June 13, 2006
Volcano’s Lava Dome Partially Collapses
MOUNT MERAPI, Indonesia - Mount Merapi's unstable lava dome has partially collapsed, easing pressure that threatened to make the Indonesian volcano erupt.
However, the mountain remains as the "highest possible alert," volcanologist Antonius Ratdomopurbo said on Monday.
The mountain has been venting steam and debris for weeks, but its lava dome swelled after a powerful May 28 earthquake, raising concerns the dome could suddenly collapse, sending scalding gas, rocks and debris hurtling into populated areas.
A huge, superheated cloud, the largest this year, brought down a section of the dome on Friday and created a new crater, relieving pressure on the dome.
"Now that the magma can flow out into the new crater, the dome will become much more stable," Ratdomopurbo said.
But he warned that 250,000 beleaguered villagers near Merapi were not yet in the clear, as a crack in the lava dome's southern foot had widened, threatening to unleash more powerful surges of superheated gas.
He said Friday's explosion reduced the dome's height from 380 feet to 305 feet, while its volume dropped to 116 million cubic feet from 140 million cubic feet.
A pyroclastic flow - a fast-moving burst of blistering gases and rock fragments - is the main concern. One killed more than 60 villagers in 1994.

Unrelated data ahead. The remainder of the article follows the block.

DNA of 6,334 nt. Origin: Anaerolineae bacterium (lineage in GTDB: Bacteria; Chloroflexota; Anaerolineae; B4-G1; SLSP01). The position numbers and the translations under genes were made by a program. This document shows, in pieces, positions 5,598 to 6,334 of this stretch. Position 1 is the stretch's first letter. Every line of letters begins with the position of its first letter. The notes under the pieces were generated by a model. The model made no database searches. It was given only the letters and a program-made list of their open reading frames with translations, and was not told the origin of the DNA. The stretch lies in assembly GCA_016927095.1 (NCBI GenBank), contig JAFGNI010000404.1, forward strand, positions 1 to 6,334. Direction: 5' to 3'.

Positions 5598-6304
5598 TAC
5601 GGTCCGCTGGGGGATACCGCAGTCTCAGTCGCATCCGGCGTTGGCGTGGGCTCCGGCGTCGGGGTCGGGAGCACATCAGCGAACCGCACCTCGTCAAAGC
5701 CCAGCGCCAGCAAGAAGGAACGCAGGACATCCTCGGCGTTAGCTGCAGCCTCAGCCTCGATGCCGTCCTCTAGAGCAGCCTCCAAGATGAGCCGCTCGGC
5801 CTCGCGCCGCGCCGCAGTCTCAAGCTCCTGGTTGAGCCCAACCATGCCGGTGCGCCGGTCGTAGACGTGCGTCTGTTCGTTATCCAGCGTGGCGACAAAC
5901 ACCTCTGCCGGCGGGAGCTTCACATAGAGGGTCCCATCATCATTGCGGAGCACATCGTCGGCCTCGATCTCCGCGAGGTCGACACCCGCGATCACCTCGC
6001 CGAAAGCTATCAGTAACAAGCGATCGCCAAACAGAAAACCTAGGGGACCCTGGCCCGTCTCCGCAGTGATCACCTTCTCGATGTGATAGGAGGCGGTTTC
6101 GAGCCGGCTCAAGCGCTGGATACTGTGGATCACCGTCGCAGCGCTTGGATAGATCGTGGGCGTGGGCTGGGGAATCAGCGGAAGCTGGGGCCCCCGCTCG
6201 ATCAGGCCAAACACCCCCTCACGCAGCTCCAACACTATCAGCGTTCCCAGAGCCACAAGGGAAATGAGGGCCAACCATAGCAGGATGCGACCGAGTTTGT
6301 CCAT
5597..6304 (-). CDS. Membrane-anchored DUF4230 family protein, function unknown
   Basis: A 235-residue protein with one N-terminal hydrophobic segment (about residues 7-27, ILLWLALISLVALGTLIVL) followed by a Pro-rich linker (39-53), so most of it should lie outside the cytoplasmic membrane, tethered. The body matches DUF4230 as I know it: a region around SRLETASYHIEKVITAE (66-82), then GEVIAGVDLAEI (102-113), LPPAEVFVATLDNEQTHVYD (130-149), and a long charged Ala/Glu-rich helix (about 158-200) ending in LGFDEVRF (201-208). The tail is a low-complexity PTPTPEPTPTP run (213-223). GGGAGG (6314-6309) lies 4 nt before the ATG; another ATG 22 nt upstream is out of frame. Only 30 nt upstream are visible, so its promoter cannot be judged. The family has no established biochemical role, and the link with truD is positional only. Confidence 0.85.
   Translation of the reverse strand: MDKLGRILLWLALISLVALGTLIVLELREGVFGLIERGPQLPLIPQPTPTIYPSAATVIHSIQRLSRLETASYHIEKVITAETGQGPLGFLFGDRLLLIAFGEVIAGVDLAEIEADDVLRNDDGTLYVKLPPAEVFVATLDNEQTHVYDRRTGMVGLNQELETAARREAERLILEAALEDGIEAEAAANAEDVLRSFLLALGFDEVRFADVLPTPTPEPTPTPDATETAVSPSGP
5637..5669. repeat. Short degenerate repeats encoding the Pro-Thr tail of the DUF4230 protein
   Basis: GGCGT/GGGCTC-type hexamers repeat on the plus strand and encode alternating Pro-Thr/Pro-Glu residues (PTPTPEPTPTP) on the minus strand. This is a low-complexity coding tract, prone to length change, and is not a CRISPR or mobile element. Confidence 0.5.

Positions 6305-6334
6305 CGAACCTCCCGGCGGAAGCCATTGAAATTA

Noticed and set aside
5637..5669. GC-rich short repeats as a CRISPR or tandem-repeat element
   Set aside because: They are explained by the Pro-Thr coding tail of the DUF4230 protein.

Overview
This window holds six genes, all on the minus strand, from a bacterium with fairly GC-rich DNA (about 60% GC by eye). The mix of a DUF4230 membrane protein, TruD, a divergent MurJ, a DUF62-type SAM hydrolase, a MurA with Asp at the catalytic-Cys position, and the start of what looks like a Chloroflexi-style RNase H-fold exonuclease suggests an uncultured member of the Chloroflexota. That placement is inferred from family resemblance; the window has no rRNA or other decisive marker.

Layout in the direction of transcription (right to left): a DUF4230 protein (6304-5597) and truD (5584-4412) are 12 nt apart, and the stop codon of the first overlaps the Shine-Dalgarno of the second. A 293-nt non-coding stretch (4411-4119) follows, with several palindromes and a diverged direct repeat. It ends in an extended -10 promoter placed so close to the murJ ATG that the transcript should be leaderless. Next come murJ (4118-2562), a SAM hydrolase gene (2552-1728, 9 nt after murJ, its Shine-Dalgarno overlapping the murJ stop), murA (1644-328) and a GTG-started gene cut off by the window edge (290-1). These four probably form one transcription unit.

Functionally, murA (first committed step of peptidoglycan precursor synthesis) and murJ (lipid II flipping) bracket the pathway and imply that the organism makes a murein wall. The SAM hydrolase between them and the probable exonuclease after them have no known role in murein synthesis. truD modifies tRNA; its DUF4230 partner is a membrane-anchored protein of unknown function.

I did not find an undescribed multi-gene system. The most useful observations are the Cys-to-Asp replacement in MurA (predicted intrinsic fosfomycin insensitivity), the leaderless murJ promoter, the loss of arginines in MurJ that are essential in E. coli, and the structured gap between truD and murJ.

As the volcano smoldered above them, defiant residents of its lower slopes have returned from refugee camps to tend to their normally lush green fields, now coated with gray ash.
Men in conical bamboo hats slammed hoes into Merapi's dark, fertile soil. An ash-covered woman swept gray soot from foliage before hacking it down to feed her livestock.
"I am unafraid. I believe the hot cloud will not attack us," said Suno Sudaraso, who refused to evacuate during last week's eruption. "My four cows will die if I don't feed them. They are my life."
The 9,700-foot Merapi is notoriously unpredictable, and scientists say they don't know for sure if a major eruption is imminent.
About 1,300 people died when it erupted in 1930.
Associated Press writer Niniek Karmini contributed to this report.